By Riyaz ul Khaliq
ANKARA (AA) - In Thailand, part of the country's registered voters took to the ballot boxes Sunday, forming long queues in the early voting ahead of next week's general elections.
Thailand's constitution allows people who are staying out of their registered addresses/original constituencies to vote in advance of the scheduled date of elections.
According to The Bangkok Post, at least 75% of such voters turned out at polling stations across the country while in the capital Bangkok, the figure reached over 87 percent.
The Buddhist-majority military-ruled country is set for general elections on March 24 when the Thai people will elect a civilian government for the first time since 2014 when Royal Thai army led an army coup and toppled the then elected rulers.
Bangkok's local government revealed late Sunday night that of the 929,061 people registered early voters in Bangkok, as many as 810,306 participated in the election.
Thailand held its last elections some six years ago.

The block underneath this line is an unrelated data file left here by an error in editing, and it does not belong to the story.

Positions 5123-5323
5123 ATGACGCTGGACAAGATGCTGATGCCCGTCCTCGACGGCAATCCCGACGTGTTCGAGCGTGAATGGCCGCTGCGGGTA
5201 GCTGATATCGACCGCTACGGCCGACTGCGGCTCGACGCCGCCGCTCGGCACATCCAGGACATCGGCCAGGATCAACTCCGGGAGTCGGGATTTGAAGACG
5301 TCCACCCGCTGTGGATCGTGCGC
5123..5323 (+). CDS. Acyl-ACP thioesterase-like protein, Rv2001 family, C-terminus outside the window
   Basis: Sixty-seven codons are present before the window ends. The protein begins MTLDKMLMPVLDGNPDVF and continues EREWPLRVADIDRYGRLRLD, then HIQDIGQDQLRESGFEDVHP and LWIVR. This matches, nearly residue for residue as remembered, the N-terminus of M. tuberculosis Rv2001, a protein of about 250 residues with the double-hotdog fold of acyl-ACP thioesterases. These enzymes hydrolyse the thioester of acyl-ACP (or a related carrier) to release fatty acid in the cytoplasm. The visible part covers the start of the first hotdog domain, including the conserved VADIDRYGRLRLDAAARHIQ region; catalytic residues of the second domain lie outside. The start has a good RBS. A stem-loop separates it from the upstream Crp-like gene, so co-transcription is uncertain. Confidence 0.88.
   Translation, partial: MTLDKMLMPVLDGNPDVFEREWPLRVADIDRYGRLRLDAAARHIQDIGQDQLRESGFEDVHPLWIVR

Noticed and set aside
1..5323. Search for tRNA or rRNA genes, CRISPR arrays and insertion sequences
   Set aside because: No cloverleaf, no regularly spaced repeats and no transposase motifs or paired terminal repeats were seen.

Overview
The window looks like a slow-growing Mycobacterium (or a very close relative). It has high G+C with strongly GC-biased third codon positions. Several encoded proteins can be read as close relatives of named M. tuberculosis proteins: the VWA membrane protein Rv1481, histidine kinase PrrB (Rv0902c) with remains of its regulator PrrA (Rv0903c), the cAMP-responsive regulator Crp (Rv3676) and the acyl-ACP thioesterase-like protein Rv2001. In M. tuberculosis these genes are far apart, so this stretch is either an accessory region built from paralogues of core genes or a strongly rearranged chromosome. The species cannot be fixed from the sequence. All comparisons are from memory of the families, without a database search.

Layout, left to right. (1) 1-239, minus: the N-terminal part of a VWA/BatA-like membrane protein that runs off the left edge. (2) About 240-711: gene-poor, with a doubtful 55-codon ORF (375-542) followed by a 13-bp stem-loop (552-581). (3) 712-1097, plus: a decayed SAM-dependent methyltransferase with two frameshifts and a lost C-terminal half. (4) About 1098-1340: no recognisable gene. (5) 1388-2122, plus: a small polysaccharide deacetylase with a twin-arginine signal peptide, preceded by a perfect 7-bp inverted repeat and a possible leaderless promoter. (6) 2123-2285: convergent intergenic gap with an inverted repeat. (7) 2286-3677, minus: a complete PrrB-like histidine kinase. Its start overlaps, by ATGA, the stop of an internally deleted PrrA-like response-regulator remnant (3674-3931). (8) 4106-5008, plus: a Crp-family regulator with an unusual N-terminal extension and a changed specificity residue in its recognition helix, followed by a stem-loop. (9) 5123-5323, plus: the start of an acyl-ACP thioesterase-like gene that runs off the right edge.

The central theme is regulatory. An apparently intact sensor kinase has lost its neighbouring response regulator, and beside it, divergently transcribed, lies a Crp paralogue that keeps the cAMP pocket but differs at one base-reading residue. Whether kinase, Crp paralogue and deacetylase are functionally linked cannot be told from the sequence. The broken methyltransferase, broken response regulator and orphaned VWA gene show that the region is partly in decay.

The Thai election commission sought to ease concerns over the safety of the ballot boxes which will be counted after March 24 elections saying that media and members of political parties will be allowed to observe the ballot boxes where they are being kept under police protection.
The run-up to upcoming elections witnessed the Thai Constitutional Court disbanding Thai Raksa Chart party for nominating a royal family member -- Princess Ubolratana who has already relinquished her royal status in 1972 -- as its candidate for the prime minister’s post.
The members of the party were banned from actively participating in any political activity for the coming ten years.
Thai Army-installed Prime Minister Prayut Chan-o-cha -- a former army general -- is running for the top executive post.
Incumbent Thai army chief Apirat Kongsompong has expressed his support for Prayut.
A party must secure a majority in the both houses of the parliament to form the government.
Some 350 members will be directly elected in the lower house while remaining 150 will be awarded according to each party's popularity in the polls.
The 250-seat upper house will be appointed entirely by the armed forces.